5.2.1   Setting an Example (A1)
This strategy deals with products which are green as defined in section 5.1.1 Green. These green
products are operating on a public marketing level as described in section 5.1.4 Public. The objectives
of this strategy are purely commercial as is also described in section 5.1.1 Green.
Keeping the pitfalls related to having a commercial objective for a green product in mind; how is it then
possible to convey messages concerning a company’s values, principles and activities without it
appearing as greenspin? The way to successful communication, in this case, is making it very clear why
the company is letting people know about its green initiatives (Grant 2008: 70-71). The recipe for this is
seven steps that must be taking into consideration (Ibid: 101-102) as listed below:
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                                                                         - In the light of Authenticity     58

     1. Acknowledge that the situation is new, explain why and how you are changing
     2. Get the substance right, and be very concrete and transparent about how you report it
     3. Make sure your own people are involved first, enthused, and on board
     4. Report humbly on progress (rather than claiming to be instantly perfect)
     5. Speak when asked questions, be interviewed, get into dialogues
     6. Set out some ambitious tough standards; ones that are hard for others to follow
     7. Let others (media, NGO’s) tell the story


Having reflected on the above, it is time to consider which specific commercial strategy to follow. In
doing so, two specific strategies can be applied named framing and pointing.

The framing approach is the idea that any communication has to be appropriately framed according to
the accepted perceptions on the market in which a brand competes. It is an accepted fact that all
aspects of life are framed, creating meaning and significance. Thus, if facts do not fit the commonplace
and accepted frames existing in society, they will bounce off and fall through (Grant, 2008: 103).
Basically, there are two strategies for framing:


        Framing the use of the product as familiar, intuitive and applying accessible frames; or
        Frame the opposing situation (not using the product) as alienating, scary and threatening
         (However this does not mean to use scapegoats to enhance your own good example, as that
         will merely backfire as claiming your own virtue)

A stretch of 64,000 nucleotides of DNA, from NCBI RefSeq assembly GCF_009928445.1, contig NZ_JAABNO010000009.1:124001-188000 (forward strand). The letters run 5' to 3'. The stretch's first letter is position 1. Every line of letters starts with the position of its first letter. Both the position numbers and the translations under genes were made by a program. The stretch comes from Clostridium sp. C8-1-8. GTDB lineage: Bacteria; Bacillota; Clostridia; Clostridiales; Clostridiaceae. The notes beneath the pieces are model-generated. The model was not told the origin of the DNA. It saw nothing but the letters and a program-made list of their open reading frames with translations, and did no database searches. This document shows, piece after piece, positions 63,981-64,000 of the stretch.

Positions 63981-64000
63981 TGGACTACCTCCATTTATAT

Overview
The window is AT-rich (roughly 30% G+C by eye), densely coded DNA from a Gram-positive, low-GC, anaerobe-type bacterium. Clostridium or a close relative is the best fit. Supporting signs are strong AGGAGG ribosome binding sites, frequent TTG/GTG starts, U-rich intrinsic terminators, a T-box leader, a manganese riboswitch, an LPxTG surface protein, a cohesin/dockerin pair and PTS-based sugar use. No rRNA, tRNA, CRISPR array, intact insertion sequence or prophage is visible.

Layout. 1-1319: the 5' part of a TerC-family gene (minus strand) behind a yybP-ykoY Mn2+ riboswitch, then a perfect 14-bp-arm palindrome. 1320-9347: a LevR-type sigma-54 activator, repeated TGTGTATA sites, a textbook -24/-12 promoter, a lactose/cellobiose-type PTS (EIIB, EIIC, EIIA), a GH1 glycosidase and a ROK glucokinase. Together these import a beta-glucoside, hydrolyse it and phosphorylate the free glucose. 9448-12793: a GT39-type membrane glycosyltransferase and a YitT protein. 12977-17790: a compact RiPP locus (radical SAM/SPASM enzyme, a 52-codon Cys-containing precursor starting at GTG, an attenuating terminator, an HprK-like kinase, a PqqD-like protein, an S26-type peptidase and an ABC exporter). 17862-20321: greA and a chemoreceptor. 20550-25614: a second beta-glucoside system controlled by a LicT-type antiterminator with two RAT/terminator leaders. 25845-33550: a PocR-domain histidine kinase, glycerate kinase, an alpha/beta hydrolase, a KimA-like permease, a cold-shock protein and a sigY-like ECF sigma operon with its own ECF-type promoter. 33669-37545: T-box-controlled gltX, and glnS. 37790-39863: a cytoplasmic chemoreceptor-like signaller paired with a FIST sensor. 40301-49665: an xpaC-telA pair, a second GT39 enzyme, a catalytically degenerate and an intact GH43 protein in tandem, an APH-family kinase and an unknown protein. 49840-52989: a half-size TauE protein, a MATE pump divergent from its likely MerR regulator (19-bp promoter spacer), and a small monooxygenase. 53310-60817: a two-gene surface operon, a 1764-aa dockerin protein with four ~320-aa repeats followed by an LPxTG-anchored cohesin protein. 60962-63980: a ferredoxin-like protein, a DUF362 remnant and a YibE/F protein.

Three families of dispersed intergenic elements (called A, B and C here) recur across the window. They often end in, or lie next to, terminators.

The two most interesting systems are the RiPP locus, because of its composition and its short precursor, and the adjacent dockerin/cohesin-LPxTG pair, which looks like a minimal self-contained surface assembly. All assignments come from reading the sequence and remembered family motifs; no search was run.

The essence here is not to treat company branding as product branding. “The consumers were not
born yesterday, and neither was your company” (Grant 2008: 104). Therefore, it is important in the
framing that it is the entire story which is told. A popular company story in this context is that of the
company being born as a true environmental believer, which is a very attractive story of redemption
(Ibid: 104-105).


The Pointing Approach basically involves pointing to good examples; e.g. concrete products and
previous green initiatives increasing trustworthiness. If a company has previously proven their good
will to become green, it makes it more believable. The pointing approach also involves focusing on
facts, pointing out proof.

In most cases people think in both broadly framed categories and world views and also in specific
examples, which mean that it would probably be wise to draw on both the framing and the pointing
approach with a green level product on a public scale. More specifically, it could be beneficial to both
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                                                                        - In the light of Authenticity       59

draw attention to the general quality of being green, but also to direct attention to a list of unique
special features (Grant 2008: 110).

5.2.2   Credible Partners (A2)
This strategy is applicable to products which are green as defined in section 5.1.1 Green. These green
products are operating on a social marketing level as described in section 5.1.5 Social. The objectives of
this strategy are purely commercial as is also described in section 5.1.1 Green.
Choosing this strategy is choosing a communication strategy which appeals to people on a more social